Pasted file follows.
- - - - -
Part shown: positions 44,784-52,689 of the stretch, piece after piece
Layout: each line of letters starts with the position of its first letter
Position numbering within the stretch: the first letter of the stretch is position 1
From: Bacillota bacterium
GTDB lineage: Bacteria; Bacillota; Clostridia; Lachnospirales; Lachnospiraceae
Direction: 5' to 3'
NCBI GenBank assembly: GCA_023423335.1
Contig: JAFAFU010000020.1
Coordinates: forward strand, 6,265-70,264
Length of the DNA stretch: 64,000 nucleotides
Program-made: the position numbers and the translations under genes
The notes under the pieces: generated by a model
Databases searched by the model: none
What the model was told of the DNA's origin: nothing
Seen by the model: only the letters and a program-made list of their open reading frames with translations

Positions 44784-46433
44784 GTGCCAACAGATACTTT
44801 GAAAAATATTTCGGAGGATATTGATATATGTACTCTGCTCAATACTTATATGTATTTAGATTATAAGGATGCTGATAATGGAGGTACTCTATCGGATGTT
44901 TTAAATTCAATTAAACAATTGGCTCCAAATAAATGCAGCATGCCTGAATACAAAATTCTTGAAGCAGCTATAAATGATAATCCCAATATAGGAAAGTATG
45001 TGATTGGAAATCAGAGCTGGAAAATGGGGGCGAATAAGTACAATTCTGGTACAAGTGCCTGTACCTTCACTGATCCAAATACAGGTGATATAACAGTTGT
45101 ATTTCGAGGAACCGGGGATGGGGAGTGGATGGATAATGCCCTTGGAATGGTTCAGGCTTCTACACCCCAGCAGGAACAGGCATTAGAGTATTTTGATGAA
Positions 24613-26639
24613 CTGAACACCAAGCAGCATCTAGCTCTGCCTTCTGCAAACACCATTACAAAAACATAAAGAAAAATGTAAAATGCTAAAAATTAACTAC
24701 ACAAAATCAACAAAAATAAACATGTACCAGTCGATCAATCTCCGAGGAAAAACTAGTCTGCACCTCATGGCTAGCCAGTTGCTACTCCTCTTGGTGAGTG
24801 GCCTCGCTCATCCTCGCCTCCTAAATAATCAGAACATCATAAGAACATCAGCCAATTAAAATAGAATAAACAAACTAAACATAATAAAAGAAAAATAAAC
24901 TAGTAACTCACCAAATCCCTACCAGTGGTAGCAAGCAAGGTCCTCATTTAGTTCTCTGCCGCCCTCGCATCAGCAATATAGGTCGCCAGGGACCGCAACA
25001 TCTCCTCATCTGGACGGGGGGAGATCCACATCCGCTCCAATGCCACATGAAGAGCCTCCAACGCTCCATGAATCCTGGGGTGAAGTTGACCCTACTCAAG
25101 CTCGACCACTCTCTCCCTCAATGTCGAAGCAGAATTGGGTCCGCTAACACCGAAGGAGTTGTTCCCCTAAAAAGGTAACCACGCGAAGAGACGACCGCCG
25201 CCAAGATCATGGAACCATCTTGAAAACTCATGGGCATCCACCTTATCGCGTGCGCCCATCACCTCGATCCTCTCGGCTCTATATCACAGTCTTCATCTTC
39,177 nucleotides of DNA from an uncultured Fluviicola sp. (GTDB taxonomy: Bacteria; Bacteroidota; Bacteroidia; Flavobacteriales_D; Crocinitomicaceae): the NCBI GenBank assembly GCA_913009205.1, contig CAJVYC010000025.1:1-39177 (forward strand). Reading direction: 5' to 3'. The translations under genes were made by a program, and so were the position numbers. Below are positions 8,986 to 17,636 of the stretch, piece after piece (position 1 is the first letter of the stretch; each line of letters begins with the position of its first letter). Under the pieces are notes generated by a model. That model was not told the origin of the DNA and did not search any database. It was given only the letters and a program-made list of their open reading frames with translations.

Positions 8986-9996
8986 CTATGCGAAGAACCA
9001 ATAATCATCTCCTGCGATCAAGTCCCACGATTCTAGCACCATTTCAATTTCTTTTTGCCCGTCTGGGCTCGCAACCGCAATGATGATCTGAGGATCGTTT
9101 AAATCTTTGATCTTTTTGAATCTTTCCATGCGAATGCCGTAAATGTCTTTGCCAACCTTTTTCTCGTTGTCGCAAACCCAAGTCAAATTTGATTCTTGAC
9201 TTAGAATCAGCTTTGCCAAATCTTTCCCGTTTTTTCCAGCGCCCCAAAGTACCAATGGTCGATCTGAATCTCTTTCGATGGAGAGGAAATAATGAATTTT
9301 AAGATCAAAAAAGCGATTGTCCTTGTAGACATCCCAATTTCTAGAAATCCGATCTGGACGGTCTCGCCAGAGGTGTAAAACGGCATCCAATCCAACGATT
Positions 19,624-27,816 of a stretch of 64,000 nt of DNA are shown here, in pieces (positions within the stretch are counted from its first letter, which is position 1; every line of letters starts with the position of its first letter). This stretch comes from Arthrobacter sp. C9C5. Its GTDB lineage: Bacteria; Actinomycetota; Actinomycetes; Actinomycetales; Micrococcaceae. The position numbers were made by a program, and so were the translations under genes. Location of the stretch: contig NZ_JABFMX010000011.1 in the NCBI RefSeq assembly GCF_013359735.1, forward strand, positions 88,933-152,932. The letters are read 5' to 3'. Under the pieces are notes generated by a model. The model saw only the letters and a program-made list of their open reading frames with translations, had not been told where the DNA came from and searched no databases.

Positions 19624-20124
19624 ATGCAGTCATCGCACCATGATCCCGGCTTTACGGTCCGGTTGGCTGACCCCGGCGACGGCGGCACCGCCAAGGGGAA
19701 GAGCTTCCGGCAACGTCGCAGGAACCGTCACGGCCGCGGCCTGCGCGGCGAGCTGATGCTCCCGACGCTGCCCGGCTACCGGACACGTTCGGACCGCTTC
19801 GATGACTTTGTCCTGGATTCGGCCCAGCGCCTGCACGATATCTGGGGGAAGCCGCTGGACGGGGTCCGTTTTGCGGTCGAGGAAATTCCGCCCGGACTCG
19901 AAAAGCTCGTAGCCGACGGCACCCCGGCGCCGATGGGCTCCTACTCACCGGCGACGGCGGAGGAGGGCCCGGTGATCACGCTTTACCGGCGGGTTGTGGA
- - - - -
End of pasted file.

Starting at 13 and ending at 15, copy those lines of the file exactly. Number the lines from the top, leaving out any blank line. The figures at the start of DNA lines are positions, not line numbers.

Databases searched by the model: none
What the model was told of the DNA's origin: nothing
Seen by the model: only the letters and a program-made list of their open reading frames with translations